Ring Lake & Conflict Lake

Journeyman Lodge, which is a popular backcountry skiing destination, is near Conflict Lake which is just a couple of kilometres away from Ring Lake.

Hiking Ring Lake and Conflict Lake involves a bit more route finding than some Whistler hiking trails since they’re less trafficked and maintained, but the reward is worth the effort.

Ring Lake & Conflict Lake hike stats

  • Distance: 19.2km
  • Duration: 5-7
  • Elevation: 760m
  • Difficulty: Hard
  • Note: You should have a 4×4 or 4wd to navigate the bumpy logging road to the parking lot.

Best hikes west of Whistler

Just before you get to Whistler village proper, there are some beautiful hikes to check out on the western side of the road (to your left as you’re driving up).

Tonic Peak & Mount Sproatt

If you’re a mountain biker, you may have heard of the Lord of the Squirrels trail to the west of Whistler. The trail is absolutely beautiful, though challenging with several hours of steep incline followed by some fast and tech-y descent.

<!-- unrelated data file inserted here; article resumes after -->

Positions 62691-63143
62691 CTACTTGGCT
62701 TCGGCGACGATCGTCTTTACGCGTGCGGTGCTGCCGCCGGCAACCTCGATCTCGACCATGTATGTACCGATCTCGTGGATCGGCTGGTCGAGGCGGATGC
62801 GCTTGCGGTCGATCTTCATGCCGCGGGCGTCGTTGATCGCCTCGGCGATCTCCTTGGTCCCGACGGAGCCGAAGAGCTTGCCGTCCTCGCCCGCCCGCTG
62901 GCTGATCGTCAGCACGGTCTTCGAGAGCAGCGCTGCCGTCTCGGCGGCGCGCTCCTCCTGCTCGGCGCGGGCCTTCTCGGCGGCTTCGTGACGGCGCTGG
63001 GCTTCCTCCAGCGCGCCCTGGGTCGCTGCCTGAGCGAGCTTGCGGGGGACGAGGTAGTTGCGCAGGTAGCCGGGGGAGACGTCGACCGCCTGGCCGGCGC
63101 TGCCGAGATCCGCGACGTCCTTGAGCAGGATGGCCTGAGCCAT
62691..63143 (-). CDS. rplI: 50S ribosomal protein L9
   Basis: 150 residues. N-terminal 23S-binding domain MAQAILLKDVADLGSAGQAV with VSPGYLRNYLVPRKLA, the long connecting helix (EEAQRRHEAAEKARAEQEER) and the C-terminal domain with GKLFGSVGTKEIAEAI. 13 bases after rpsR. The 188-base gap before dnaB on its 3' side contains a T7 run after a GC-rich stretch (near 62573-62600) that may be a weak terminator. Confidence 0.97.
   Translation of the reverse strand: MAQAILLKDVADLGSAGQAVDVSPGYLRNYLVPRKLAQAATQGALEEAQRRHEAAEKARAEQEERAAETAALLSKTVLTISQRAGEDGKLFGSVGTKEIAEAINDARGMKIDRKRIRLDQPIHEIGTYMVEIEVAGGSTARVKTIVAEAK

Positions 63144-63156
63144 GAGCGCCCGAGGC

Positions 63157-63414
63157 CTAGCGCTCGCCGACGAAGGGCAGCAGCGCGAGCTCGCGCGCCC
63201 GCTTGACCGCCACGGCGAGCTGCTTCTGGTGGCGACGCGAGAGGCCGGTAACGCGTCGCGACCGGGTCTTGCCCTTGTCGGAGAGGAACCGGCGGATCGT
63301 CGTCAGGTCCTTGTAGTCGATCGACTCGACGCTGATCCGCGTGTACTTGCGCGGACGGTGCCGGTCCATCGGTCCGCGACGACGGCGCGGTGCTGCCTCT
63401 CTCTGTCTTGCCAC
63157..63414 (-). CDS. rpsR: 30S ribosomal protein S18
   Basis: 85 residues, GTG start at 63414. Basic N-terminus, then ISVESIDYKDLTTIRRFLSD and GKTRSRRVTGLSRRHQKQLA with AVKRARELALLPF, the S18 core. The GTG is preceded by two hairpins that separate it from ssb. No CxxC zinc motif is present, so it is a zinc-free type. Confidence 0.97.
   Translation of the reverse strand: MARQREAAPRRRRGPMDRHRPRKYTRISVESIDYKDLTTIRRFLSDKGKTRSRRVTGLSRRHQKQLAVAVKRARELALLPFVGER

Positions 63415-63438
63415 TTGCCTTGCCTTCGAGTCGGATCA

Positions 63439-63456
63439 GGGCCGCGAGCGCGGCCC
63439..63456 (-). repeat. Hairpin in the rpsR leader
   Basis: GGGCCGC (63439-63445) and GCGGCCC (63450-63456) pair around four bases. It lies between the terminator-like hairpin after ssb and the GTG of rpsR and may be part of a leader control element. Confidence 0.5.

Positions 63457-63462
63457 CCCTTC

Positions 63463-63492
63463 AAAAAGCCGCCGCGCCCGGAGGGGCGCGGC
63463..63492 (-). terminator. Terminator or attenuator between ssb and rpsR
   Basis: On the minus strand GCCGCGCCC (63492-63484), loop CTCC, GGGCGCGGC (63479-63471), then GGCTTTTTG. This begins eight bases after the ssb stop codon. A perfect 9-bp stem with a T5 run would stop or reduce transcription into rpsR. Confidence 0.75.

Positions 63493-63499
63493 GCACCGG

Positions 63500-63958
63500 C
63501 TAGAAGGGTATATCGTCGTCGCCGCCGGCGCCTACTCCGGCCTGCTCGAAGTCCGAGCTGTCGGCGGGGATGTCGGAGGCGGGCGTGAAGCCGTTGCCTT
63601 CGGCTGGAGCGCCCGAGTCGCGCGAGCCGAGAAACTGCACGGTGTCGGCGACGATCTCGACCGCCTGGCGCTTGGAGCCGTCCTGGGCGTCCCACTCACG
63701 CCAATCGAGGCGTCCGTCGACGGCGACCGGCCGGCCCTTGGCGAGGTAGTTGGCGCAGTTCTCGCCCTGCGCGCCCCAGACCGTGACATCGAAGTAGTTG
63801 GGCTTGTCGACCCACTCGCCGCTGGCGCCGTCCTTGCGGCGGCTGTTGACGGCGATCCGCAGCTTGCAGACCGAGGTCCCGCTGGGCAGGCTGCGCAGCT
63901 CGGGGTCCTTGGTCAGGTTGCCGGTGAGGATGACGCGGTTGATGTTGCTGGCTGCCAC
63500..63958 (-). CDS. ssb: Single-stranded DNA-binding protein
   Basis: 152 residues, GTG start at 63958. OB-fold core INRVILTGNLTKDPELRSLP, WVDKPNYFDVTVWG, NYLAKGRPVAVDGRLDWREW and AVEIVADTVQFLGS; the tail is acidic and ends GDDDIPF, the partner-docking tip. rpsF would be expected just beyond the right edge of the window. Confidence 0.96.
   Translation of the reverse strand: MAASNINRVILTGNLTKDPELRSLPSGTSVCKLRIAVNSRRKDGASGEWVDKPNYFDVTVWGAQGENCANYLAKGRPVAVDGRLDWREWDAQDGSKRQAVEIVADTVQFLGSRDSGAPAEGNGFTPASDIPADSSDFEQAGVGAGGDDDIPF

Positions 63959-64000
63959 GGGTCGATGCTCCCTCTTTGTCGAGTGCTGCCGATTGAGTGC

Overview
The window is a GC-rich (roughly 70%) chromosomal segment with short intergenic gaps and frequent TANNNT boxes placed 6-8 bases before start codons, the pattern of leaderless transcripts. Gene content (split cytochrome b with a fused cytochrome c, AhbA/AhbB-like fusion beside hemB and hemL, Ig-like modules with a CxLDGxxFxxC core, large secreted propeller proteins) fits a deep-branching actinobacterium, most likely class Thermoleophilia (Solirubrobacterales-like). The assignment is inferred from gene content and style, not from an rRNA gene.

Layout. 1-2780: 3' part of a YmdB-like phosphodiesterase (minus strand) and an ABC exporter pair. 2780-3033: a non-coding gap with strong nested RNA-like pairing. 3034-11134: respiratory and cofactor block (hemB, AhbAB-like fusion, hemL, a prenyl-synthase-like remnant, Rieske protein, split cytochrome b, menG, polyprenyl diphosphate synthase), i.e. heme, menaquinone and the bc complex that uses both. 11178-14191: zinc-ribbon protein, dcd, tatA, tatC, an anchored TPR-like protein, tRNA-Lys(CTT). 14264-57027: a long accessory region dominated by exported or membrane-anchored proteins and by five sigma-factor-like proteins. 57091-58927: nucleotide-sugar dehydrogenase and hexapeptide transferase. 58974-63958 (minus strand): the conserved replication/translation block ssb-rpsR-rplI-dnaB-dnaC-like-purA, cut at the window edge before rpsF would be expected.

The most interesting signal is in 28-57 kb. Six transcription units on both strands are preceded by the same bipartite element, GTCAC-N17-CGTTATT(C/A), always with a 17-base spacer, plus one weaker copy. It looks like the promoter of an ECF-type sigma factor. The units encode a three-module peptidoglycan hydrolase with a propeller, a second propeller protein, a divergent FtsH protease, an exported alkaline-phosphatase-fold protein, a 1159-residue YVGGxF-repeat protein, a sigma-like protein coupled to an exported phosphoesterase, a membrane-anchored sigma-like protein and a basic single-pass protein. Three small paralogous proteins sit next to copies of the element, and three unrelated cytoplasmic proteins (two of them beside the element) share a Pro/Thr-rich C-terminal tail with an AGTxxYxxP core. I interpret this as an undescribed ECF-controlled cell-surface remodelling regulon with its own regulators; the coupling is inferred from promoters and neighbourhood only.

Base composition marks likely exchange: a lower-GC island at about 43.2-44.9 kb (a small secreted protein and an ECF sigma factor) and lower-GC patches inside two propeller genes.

If you’re not a mountain biker, hiking up to Tonic Peak and/or Mount Sproatt will provide you with stunning alpine views from an area that’s not super frequented.

It’s best to hike up Into the Mystic and then come down the same way. If you do decide to go down Lord of the Squirrels keep your eyes and ears open for mountain bikers!

Tonic Peak & Mount Sproatt

  • Distance: 31km
  • Duration: 8-11 hours
  • Elevation: 1550m
  • Difficulty: Very hard
  • Note: This trail is often closed for grizzly bears in late summer.

Rainbow Lake and Rainbow Falls

Rainbow Lake is a beautiful lake on the western side of Whistler. The trail climbs through the forest and passes Rainbow Falls along the way. As you continue climbing you’ll reach the alpine Rainbow Lake. Though it may be tempting to swim – don’t! – this trail is within the Whistler watershed so swimming is not allowed.

You can also end your trail at the falls if you don’t want to climb up to the lake.